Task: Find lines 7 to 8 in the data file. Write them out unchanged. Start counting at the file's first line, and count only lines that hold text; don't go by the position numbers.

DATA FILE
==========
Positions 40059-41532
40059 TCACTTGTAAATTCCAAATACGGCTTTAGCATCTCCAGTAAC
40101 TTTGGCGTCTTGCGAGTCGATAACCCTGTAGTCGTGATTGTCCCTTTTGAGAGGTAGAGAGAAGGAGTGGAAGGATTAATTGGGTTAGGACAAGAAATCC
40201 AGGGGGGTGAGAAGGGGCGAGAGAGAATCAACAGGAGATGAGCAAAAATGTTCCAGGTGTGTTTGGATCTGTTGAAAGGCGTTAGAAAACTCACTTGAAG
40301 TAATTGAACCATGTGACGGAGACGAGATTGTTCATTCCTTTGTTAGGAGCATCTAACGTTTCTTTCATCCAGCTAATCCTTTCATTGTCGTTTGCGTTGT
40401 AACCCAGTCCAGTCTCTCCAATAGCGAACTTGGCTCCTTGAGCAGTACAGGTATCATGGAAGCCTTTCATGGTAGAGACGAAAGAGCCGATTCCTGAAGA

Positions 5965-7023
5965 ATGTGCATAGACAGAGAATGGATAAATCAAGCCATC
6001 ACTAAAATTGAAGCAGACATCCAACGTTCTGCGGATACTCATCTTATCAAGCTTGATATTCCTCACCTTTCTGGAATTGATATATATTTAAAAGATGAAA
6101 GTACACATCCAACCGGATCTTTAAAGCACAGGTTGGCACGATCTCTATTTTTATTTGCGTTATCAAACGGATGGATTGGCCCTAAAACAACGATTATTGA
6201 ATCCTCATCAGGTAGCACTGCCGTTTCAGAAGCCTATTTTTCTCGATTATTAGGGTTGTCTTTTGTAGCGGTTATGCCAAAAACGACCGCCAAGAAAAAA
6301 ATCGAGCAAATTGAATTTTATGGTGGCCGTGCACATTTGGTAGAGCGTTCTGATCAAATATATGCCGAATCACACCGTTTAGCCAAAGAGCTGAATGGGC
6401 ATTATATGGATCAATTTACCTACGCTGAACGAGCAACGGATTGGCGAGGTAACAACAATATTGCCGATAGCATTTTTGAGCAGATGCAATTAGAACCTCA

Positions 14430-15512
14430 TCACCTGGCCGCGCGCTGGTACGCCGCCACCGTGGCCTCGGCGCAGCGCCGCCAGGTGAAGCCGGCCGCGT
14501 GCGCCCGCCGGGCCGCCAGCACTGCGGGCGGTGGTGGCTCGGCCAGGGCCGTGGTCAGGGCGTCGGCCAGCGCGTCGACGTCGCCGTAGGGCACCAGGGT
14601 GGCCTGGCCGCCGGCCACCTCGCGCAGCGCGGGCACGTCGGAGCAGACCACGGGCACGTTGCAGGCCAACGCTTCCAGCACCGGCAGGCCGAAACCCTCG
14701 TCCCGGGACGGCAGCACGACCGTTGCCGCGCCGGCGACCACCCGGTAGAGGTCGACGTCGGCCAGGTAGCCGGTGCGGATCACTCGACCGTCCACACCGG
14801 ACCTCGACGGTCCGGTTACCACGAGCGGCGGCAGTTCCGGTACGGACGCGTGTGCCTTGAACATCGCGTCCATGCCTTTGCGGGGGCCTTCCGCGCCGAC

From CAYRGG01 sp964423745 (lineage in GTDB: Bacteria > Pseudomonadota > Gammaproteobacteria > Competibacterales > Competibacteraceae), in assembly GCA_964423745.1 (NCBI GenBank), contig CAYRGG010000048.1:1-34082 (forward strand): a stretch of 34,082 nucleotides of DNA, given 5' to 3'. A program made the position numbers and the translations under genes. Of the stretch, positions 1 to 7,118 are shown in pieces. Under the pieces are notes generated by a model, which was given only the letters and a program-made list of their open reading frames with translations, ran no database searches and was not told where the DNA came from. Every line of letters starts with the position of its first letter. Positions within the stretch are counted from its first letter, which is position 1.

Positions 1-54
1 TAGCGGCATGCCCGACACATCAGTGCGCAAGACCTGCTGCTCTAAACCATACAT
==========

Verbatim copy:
Positions 5965-7023
5965 ATGTGCATAGACAGAGAATGGATAAATCAAGCCATC